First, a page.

El sol del membrillo / The Quince Tree Sun / Dream of Light (Spain 1992 by Victor Enrice and the Spanish painter Antonio López García 1936- , who plays himself attempting to paint the eponymous tree growing in his studio’s backyard)
Tatsumi (2011 by Eric Khoo)
Based on the manga memoir A Drifting Life and five earlier short stories by the Japanese manga artist Yoshihiro Tatsumi 1935-2015. A Singapore production with Japanese dialogue animated in Indonesia.
Gerhard Richter Painting (Germany 2011 by Corinna Belz Painter at Work)
Wim Wenders’ The End of Violence (US 1997 with a live recreation of Edward Hopper’s Nighthawks)
Shirley: Visions of Reality (Austria 2013 by Gustav Deutsch)
Edward Hopper (1882-1967) took his inspirations from among many other things the cinema and above all cinematography of his time, for example in his use of light and shadow. In turn his paintings influenced individual sequences and/or the whole ‘feel’ of a variety of films. Perhaps the most famous from numerous examples is the Bates Motel in Hitchcock’s Psycho (1960), which quotes Hopper’s 1925 oil painting House by the Railroad. In Shirley: Visions of Reality Viennese filmmaker, architect and experimental artist Gustav Deutsch recreates thirteen of Hopper’s oil paintings as vignettes that come to life, three-dimensional scenes. The story follows the fictional life of the eponymous red-haired New York actress by means of news clips, music and poems as she takes us through the life, wars and social history of the USA between 1931 and 1963. We see Shirley for the first and last time in a train reading a volume of poems by Emily Dickinson in a reproduction of one of Hopper’s final paintings, 1965’s Chair Car. See first link for Hopper/Hitchcock, second for Shirely‘s website:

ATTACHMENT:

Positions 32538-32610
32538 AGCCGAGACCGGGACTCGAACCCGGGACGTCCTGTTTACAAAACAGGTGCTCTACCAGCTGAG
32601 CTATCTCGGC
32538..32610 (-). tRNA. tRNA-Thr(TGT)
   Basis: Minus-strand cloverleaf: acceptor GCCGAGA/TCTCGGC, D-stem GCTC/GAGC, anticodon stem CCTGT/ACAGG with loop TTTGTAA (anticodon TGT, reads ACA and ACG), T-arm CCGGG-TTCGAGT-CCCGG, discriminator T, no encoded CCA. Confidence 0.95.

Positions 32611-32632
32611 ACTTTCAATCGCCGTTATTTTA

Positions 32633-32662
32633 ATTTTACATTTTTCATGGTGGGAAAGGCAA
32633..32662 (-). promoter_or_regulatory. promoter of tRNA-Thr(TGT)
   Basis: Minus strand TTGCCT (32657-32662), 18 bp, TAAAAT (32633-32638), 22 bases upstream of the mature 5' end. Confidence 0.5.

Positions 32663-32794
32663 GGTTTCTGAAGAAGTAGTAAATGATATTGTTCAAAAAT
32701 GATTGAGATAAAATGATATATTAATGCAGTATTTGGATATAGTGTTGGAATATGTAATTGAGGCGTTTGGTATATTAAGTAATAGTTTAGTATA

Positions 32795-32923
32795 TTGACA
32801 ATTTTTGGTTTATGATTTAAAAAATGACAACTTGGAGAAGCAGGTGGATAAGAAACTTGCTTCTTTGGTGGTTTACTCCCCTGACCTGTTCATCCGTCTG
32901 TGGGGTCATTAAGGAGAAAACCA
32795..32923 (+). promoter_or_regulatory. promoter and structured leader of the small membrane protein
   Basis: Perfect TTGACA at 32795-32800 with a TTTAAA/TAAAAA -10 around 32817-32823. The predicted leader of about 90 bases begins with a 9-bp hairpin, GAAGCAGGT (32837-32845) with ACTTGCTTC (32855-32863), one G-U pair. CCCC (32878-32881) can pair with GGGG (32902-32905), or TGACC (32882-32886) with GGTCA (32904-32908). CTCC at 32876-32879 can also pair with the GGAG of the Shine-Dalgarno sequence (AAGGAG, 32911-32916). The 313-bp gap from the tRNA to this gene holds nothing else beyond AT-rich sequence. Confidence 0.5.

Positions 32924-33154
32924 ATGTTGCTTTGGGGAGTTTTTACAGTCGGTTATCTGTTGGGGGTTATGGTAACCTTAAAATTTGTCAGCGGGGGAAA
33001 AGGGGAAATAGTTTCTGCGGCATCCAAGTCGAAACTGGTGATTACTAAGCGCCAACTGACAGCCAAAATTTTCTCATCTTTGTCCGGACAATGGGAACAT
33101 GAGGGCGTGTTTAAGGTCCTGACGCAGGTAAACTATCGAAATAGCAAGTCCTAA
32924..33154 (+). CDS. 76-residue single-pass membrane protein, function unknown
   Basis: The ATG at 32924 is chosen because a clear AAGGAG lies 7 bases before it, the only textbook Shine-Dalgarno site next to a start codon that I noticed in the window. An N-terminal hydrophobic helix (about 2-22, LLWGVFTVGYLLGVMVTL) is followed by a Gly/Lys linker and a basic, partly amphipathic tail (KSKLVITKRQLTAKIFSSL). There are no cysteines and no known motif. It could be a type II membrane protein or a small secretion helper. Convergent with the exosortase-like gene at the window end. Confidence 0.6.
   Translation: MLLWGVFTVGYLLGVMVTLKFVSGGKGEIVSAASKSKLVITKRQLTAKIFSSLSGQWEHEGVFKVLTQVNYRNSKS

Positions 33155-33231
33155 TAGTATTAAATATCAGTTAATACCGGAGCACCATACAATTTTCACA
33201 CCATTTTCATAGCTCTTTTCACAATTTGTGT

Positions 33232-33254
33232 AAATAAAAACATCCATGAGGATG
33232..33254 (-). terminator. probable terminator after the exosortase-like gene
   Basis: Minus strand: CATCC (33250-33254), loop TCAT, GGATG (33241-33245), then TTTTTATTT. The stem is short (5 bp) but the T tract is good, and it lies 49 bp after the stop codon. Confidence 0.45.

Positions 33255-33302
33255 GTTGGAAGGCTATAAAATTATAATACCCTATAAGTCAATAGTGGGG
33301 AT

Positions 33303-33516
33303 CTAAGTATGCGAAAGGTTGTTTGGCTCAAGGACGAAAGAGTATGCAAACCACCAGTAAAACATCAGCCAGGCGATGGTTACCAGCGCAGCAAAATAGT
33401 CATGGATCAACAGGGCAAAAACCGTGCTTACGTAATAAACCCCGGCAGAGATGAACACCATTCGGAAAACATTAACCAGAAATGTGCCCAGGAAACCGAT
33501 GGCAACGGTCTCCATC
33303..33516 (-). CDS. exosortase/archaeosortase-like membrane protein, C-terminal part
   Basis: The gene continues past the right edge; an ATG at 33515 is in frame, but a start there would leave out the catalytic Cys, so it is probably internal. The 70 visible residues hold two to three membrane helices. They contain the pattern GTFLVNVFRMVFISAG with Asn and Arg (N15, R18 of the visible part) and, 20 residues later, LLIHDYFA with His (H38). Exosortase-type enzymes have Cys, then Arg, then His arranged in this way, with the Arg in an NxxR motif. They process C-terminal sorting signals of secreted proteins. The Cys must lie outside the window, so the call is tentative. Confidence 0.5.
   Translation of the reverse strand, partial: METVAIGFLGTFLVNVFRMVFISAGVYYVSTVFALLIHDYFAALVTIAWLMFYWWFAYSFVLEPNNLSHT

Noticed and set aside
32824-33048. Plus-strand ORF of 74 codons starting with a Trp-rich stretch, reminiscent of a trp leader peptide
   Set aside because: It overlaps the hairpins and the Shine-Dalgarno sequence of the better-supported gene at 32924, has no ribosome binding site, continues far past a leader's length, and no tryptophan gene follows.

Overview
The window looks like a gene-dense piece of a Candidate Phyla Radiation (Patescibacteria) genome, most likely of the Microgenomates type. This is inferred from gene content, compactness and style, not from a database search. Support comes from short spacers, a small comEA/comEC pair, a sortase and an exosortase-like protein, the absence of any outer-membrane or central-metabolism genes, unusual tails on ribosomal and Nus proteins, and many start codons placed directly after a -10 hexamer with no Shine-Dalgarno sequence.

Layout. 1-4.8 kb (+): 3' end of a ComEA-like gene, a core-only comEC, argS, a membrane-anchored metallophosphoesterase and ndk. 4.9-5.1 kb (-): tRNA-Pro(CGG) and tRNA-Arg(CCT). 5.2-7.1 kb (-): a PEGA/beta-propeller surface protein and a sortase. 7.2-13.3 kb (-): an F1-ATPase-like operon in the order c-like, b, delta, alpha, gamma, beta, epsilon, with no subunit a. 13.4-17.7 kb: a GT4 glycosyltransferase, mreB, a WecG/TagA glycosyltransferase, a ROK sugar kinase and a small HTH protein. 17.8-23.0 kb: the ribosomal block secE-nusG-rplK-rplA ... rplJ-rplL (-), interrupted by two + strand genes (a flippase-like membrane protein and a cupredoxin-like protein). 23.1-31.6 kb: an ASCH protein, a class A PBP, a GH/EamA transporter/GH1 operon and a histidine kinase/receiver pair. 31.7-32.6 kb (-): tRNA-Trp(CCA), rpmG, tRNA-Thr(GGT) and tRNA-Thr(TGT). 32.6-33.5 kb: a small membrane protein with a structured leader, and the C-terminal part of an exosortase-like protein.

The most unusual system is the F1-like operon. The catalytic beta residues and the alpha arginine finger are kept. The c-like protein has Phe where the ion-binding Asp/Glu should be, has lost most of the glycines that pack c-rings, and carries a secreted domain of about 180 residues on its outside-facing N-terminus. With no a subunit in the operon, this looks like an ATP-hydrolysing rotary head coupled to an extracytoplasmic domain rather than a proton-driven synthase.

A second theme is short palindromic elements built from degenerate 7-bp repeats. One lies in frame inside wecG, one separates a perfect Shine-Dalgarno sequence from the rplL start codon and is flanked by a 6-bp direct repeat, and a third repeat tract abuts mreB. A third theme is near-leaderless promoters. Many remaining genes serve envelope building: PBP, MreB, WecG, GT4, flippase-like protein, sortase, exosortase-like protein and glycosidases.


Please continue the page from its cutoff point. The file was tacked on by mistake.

The Dutch Master (US 1995 short film by Susan Seidelman)
About Teresa the dental hygienist, who stares fascinated at a painting reminiscent of Dutch painter Pieter de Hooch’s Woman Drinking with Soldiers (1658) in the New York Metropolitan Museum of Art until one day its scenery and characters come alive and she enters the world of the painting. Not only does Teresa end up reversing the male gaze there
With the kind permission of Christian Stollwerk of ZIEGLER FILM GmbH & Co. KG
the painting also enables her to escape a potentially stifling marriage, providing her with a space in which to indulge her auto-erotic fantasies:
With the kind permission of Christian Stollwerk of ZIEGLER FILM GmbH & Co. KG
While Midnight in Paris (US/Spain 2011 by Woody Allen) features appearances by Rodin, Cocteau, Picasso, Dalí, Ray, Bunuel, Lautrec, Gauguin and Degas there is only one extreme long shot of actual paintings, Monet’s Nymphéas / Water Lilies in the Musée de l’Orangerie.